Report

Recommendations

Achieving the Promise: Transforming Mental Health Care in America (New Freedom Commission on Mental Health, 2003)

Recommendation 5.3 Improve and expand the workforce providing evidence-based mental health services and supports.

Palliative Care

Improving Palliative Care for Cancer (IOM and NRC, 2001)

Recommendation 1 The NCI should designate certain cancer centers, as well as some community cancer centers, as centers of excellence in symptom control and palliative care for both adults and children. The centers will deliver the best available care, as well as carrying out research, training, and treatment aimed at developing portable model programs that can be adopted by other cancer centers and hospitals. Activities should include but not be limited to the following:

  • formal testing and evaluation of new and existing practice guidelines for palliative and end-of-life care;

  • pilot testing “quality indicators” for assessing end-of-life care at the level of the patient and the institution;

  • incorporating the best palliative care into NCI-sponsored clinical trials;

  • innovating in the delivery of palliative and end-of-life care, including collaboration with local hospice organizations;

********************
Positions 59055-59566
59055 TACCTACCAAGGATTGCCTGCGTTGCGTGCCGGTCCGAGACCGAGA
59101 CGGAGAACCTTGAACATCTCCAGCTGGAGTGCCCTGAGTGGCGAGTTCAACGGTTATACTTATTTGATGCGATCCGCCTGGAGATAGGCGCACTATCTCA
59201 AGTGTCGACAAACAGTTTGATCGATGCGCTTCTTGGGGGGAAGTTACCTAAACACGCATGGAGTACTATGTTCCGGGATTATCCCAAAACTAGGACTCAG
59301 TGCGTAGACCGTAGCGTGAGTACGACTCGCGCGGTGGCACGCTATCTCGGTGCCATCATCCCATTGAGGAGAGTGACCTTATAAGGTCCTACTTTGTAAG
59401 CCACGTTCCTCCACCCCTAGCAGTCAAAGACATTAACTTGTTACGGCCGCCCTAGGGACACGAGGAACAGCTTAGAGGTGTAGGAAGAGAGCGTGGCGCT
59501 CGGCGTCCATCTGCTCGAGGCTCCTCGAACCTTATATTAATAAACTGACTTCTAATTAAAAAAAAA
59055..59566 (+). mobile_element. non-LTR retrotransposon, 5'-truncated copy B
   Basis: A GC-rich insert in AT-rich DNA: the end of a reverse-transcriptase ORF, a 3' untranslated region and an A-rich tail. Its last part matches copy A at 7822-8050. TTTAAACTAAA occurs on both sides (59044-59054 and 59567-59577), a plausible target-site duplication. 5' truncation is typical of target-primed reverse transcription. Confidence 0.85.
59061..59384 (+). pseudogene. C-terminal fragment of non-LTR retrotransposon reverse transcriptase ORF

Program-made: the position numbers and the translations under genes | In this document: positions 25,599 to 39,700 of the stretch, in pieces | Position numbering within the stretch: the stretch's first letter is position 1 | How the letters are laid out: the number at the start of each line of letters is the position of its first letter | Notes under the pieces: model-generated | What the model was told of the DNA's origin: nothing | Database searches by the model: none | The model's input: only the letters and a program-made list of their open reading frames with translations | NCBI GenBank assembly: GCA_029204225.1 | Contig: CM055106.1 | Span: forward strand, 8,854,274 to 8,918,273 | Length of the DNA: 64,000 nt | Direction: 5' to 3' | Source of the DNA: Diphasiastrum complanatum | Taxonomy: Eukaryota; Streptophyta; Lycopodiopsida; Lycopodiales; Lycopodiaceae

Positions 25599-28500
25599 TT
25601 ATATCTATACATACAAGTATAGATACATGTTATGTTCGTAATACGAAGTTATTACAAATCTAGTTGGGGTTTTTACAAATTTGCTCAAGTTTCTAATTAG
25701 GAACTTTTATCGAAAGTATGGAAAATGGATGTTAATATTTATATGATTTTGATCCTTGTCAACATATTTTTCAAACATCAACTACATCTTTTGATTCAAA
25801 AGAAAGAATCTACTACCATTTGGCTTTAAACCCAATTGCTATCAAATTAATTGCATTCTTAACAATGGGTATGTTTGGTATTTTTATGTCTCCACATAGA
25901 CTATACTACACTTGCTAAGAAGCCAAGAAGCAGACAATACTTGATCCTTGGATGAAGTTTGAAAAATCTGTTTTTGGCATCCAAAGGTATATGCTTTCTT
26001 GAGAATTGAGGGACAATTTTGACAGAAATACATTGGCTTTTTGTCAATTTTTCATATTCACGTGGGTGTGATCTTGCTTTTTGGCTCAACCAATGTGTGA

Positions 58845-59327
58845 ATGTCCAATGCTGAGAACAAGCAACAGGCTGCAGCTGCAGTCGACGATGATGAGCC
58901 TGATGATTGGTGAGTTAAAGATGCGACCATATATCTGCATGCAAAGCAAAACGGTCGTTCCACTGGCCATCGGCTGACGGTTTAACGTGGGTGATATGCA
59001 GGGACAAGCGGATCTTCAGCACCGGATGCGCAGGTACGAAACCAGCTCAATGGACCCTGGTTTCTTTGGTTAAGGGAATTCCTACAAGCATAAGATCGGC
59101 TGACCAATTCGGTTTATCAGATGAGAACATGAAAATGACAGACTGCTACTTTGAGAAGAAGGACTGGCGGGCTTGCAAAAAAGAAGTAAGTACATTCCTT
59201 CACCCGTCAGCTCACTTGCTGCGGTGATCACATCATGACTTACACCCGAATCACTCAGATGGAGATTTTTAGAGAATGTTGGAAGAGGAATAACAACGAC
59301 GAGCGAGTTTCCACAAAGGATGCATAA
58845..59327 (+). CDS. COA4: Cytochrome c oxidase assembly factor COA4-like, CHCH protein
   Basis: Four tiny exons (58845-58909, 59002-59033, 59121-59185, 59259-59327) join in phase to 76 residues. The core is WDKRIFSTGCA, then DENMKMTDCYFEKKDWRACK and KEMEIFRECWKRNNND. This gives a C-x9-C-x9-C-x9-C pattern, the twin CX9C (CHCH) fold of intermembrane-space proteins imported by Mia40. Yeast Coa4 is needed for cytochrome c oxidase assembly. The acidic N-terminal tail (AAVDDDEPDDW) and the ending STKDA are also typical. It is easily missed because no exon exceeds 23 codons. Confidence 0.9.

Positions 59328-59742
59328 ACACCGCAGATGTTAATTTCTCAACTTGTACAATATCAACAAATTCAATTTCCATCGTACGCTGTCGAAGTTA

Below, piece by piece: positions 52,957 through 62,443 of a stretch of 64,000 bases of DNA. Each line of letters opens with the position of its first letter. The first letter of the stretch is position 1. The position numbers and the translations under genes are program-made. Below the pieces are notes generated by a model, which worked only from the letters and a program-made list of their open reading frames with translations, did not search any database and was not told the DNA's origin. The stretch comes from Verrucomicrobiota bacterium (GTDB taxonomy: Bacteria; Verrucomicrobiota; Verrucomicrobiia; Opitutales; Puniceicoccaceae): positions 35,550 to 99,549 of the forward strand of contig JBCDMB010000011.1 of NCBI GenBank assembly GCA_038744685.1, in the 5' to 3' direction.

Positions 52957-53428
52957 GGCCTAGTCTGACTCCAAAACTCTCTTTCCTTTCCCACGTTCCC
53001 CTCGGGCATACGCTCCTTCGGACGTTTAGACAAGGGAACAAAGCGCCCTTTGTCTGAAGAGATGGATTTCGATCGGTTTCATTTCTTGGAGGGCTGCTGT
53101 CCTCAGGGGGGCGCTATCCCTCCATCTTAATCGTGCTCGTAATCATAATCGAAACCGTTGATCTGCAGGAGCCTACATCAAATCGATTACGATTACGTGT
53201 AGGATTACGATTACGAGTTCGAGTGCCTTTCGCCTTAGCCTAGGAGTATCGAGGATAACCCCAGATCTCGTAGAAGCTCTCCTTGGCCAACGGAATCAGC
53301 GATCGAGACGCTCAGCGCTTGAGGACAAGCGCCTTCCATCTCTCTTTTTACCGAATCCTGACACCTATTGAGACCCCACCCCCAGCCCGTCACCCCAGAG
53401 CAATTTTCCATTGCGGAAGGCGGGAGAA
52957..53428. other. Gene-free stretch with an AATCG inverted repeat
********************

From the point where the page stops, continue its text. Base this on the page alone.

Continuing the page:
• disseminating information about how to improve end-of-life care to other cancer centers and hospitals through a variety of media;

  • uncovering the determinants of disparities in access to care by minority populations that should be served by the center, and developing specific programs and initiatives to increase access; these might include educational activities for health care providers and the community, setting up outreach programs, etc.; …

  • providing in-service training for local hospice staff in new palliative care techniques.

Recommendation 5 Organizations that provide information about cancer treatment (NCI, the American Cancer Society, and other patient-oriented organizations [e.g., disease-specific groups], health insurers, and pharmaceutical companies) should revise their inventories of patient-oriented material, as appropriate, to provide comprehensive, accurate information about palliative care throughout the course of disease. Patients would also be helped by having reliable information on survival by type and stage of cancer easily accessible. Attention should be paid to cultural relevance and special populations (e.g., children).



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